Thu, Aug 26, 2021
Introduction to lighting design
“When I start working on a project, I’m thinking light, and how it enters a space, not product” - Gerd Pfarré
Today I will be sharing you some important pointers that Abiram from Apta Lighting Studio considers while designing the lighting scheme for a project.
THE FUNDAMETALS OF LIGHT LAYERING
The ambient lighting layer, also be referred to as the “general lighting” layer, gives your room overall illumination that provides an adequate visual of the entire area.
The second layer of light is known as the accent lighting layer or “decorative” layer because it allows you to highlight points of interest in your interiors such as architecture, artwork, or any other features that can’t be made more prominent just with ambient lighting.
Task lighting, the final layer of lighting design, provides illumination for specific tasks performed in an area. When choosing light for this particular layer, you should first evaluate what is done in that designated area.
1.Ambient lighting 2.Task lighting 3.Accent lighting
‘Light can alter the appearance of a room or area without physically changing it. Light directs our view, influences perception and draws our attention to specific details. Light can be used to divide and interpret rooms in order to emphasize areas or establish continuity between the interior and exterior. Light distribution and illuminance have a decisive influence on how architecture is perceived'
Colour of light
The colour or warmth of white light is ranked on a scale, The Kelvin scale, the warmer the colour the lower the colour temperature. Candles being around 2000 degrees Kelvin (K) while daylight typically 5500 – 6500K.
2700K- with a warm tinge of yellow that creates appealing and relaxing environments
4000K- a neutral white tone that strikes just the right balance between relaxation and concentration
6500K- with a slight tinge of blue, which has an energizing effect
Colour Rendering (CRI) CRI (colour rendering index) measures the ability of a light to truly reveal the colours of various objects faithfully in comparison with an ideal or natural light source.
Now i will share some lighting simulations done by Abiram for Paroppadi residence so that you get a better understanding.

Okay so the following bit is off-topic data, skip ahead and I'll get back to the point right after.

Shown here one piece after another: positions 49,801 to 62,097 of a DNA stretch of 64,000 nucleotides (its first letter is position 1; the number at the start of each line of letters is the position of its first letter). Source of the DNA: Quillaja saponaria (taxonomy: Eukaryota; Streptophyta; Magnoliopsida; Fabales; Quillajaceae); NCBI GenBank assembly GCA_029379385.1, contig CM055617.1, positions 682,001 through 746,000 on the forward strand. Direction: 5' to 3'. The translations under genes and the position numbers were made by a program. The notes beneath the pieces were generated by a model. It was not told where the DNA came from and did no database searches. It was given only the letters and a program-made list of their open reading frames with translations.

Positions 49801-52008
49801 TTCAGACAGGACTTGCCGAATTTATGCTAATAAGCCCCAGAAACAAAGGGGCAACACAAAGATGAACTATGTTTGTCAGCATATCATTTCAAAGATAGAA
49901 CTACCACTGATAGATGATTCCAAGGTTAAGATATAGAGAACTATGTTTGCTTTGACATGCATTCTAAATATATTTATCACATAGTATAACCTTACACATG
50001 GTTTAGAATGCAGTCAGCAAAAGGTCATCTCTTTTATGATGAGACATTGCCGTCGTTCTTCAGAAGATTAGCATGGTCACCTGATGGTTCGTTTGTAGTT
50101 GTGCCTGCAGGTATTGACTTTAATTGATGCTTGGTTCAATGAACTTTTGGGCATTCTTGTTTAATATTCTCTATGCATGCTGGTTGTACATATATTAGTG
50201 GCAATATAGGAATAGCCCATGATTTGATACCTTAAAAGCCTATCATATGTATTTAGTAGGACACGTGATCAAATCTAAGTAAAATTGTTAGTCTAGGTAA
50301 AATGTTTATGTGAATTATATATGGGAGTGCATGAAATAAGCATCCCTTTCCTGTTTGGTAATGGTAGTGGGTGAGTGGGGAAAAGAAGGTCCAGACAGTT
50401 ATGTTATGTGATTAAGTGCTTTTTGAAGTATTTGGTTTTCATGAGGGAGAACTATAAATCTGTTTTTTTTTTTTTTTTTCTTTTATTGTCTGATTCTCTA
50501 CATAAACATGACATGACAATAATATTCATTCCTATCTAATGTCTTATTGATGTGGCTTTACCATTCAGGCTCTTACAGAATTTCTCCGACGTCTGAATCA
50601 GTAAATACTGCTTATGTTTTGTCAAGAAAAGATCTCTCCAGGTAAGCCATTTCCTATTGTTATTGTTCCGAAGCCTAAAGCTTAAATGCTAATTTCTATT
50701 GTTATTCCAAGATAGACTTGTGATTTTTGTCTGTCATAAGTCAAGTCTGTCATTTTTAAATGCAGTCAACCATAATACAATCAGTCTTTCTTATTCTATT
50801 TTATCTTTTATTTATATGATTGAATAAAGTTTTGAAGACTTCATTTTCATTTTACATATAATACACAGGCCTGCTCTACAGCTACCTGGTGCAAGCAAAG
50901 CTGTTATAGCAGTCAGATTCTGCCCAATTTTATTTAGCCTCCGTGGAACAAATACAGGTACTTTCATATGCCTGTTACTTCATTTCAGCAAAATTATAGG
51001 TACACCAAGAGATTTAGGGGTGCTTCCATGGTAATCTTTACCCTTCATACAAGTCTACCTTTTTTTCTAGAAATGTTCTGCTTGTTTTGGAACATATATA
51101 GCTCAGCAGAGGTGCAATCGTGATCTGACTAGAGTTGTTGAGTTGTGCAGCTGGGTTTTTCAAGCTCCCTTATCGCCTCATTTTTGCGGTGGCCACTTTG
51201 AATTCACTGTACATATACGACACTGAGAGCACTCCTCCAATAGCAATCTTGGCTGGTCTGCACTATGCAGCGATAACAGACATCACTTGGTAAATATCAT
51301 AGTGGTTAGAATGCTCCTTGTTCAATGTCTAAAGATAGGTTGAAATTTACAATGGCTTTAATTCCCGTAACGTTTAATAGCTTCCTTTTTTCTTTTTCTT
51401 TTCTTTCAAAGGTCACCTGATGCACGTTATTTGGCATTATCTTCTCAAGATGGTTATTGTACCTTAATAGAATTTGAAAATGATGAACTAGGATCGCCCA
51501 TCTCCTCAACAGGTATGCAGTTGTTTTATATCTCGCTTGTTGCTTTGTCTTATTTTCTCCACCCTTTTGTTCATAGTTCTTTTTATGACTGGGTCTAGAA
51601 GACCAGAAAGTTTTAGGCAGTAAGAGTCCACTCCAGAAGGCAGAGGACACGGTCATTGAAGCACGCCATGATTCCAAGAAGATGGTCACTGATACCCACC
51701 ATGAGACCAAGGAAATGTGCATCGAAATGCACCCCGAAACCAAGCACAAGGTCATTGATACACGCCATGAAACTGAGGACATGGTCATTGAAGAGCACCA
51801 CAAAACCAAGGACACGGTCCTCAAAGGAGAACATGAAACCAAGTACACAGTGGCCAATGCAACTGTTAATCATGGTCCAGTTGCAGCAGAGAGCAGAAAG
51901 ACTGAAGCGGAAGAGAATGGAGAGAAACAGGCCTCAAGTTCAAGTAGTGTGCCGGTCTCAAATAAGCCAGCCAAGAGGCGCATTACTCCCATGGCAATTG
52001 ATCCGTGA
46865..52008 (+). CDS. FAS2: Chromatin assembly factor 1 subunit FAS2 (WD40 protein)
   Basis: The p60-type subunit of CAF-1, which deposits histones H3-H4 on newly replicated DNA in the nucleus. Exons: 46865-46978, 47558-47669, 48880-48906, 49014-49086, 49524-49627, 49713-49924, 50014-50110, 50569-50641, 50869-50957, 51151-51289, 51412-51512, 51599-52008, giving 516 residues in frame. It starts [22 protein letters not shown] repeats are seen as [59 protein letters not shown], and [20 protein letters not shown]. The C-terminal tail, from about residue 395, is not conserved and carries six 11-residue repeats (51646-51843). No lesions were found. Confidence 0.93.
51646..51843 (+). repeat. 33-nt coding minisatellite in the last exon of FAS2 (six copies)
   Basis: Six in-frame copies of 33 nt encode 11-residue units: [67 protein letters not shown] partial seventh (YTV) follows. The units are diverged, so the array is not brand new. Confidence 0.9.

Lighting simulation & validation
Some keywords related to lighting for refernce. I know this blog post is more technical compared to my old posts, but always good to expand knowledge.
Illuminance The luminous flux on a surface, per unit of area. The illuminance requirements of built environments are determined by their intended purpose, and there are two common units of measurement: Lux - Equivalent to one lumen per square meter. Foot-candle - Equivalent to one lumen per square foot. Higher illuminance levels make surfaces appear brighter to the human eye and improve visibility.
Integrated Lighting Fixture A type of lighting fixture that offers superior energy efficiency, by using a specially-designed LED array and internal geometry. Integrated lighting fixtures are generally more efficient than lamp-based LED fixtures, but they make retrofits more expensive because the entire fixture must be replaced, not only the lamps and ballasts.
Kelvin (K) Measurement unit for temperature, although in the lighting industry it is more commonly used to indicate the correlated color temperature (CCT) of light sources.
Lumen Measurement unit for the lighting output of lamps or fixtures. The total lumens emitted and their spatial distribution are of paramount importance when creating appealing and luxurious indoor spaces. In lighting, lumens can be compared to miles traveled and watts can be compared to fuel consumption.
Luminance The brightness of an object or surface, as perceived by human eyesight from a specific direction. Luminance is measured in candelas per square meter (cd/m2). It is important to note than luminance changes depending on the viewing angle, and high luminance values are the direct cause of glare.
Luminous Flux Total output emitted by a light source, measured in lumens. The luminous flux describes the total lighting output of a lighting fixture without considering direction. Not to be confused with luminous intensity.
Lux Measurement unit for illuminance, or lumens per unit of area. One lux is equivalent to one lumen per square meter.
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